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|Eagle Crest's Resort's Ridge Course is set on the eastern slope of the Cascade Mountains. (Courtesy of Eagle Crest Resort)|
REDMOND, Ore. -- It's hundreds of miles from the Pacific Ocean. It lacks a links-style course. And it's not one of the first golf resorts guys think of when organizing a buddy trip.
But Eagle Crest Resort in Central Oregon does bear a resemblance to lauded cross-state golf haven Bandon Dunes.
Quantity can have that effect.
With four golf courses -- albeit two of a gimmicky nature -- Eagle Crest is one of the few resorts in Oregon at which golfers can spend an entire trip.
The best of the bunch is Eagle Crest's Ridge Course, a 6,952-yard John Thronson creation on the eastern slope of the Cascade Mountains that provides challenge in the form of tight fairways, water hazards, tricky green complexes and constant elevation changes.
The views can be a tad distracting, too.
"I felt like mountain peaks were just sort of always there, in the distance, right behind every green," said Brendan Adams, a 16 handicap and Denver resident. "It's easy to get caught up in the surroundings and lose your concentration.
"But there are worse situations to have to deal with."
Eagle Crest's Ridge Course has hosted two Northwest Opens and, most recently, the Oregon Open in 2006.
Play just a couple holes, and it's easy to understand why. Amid all the ancient junipers and lodgepole pines sits a high-desert course that's both beautiful and fun.
The most jaw dropping of the bunch is the 219-yard, par-3 third, which plays significantly downhill to a green surrounded by sand traps and further guarded on the right by a lake.
Par comes only to the player who can choose the right club and thread a tee shot between all those bunkers.
"The thing about the Ridge is that it looks pretty straightforward but there are subtle nuances that force you to make decisions," said Ron Buerger, Eagle Crest Resort's director of golf. "If you hit driver every time, you risk losing a few balls -- there are some narrow fairways out there.
"And do you go for the par fives in two? You can, but you can also get into a lot of trouble if you're not precise with that second shot."
One thing's for sure: When on the greens, the best putt is a firm one. The dance floors possess none of the qualities of hardwood -- the greenskeepers "attempt to keep them between 9.5 and 10.5 on the stimp," said Buerger, but they were running short of that speed during this writer's visit -- so getting the ball to the cup can require some muscle.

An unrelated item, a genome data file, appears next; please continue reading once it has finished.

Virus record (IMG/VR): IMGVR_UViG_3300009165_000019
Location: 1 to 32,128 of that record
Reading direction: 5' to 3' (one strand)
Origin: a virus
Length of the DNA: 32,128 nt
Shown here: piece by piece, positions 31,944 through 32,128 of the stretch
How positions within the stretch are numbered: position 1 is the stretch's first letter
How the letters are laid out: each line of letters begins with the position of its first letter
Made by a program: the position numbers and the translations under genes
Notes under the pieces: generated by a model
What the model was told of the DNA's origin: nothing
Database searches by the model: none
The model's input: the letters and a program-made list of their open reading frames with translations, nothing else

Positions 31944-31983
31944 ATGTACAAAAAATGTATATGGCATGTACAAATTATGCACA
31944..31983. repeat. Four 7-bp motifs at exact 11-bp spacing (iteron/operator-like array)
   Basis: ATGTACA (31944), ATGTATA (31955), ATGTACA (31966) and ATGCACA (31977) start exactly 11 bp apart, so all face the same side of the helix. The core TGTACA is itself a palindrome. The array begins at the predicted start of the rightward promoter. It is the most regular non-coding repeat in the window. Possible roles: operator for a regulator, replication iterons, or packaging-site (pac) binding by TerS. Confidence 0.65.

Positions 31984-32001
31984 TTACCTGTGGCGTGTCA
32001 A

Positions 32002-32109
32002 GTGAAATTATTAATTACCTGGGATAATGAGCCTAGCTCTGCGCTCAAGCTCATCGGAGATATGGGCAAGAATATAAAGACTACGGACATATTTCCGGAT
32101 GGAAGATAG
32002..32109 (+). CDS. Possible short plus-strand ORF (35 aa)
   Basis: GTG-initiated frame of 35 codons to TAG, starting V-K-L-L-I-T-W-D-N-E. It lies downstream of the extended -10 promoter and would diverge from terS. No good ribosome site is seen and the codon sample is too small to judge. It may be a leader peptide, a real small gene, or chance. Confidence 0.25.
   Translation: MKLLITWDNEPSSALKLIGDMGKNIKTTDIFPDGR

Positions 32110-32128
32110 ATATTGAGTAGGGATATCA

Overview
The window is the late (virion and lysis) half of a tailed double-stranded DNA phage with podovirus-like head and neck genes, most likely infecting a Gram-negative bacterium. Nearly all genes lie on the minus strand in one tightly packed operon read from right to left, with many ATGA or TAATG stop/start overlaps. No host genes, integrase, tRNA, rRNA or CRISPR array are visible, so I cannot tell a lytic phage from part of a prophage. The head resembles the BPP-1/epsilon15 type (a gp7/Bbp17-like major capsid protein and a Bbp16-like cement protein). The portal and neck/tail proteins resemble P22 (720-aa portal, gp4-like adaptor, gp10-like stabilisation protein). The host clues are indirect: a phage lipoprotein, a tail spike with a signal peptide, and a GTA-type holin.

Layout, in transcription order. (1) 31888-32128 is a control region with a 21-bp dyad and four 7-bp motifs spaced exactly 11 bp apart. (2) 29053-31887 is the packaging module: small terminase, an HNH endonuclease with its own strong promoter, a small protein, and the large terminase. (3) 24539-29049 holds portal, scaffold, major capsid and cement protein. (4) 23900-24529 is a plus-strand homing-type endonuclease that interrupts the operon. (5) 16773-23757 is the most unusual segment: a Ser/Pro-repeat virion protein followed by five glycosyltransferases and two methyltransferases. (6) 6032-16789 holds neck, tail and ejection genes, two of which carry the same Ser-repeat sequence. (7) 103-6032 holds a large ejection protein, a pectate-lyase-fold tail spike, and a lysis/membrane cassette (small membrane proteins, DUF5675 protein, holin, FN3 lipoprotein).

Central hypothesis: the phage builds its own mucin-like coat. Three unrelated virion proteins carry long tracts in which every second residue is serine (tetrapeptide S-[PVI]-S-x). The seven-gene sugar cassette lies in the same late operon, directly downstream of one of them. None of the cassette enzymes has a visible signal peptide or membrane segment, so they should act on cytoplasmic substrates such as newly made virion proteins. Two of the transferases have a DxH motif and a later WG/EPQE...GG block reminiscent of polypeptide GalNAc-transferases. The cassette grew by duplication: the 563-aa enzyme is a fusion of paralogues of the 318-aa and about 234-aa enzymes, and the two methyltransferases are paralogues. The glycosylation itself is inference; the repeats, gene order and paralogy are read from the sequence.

Like to practice? You'll love Eagle Crest Resort.
In addition to a natural turf driving range and large putting/chipping green set next to a circular, rambler-style clubhouse, the resort offers a putting course with sand traps on every hole and the Challenge Course, a collection of 18 par 3s and par 4s, the longest of which is a mere 349 yards.
The Challenge provides a fun way to warm up for a round on the Ridge, or work on your iron play while getting a little exercise. At 4,160 yards and with short treks between green and tee, the course is easy to walk.
Just as nearby Bend offers no shortage of choices when it comes to brewpubs (Google "Bend Ale Trail" to learn more about that, you beer hounds), Eagle Crest Resort serves up a mouth-watering selection of golf experiences.
Be it a true-blue putting course that tests your imagination and touch with the flat stick, a short course perfect for honing your iron play or two 18-hole courses that allow you to use every club in the bag, there's something for everyone here.
What's more, there's no need to bunk off premises. Between a 100-unit inn and two- to four-bedroom vacation rentals, all accommodation tastes are accounted for.
Remind you of anywhere else?
June 28, 2011
Formerly managing editor of Golf Connoisseur and editor-in-chief of Luxury Golf & Travel, Scott Resch now writes only when he gets a wild hair. The Park City, Utah, resident spends most of his time generating editorial coverage for Mandarin Media's overseas golf course and hotel clients and over-thinking his golf swing.
Any opinions expressed above are those of the writer and do not necessarily represent the views of the management.
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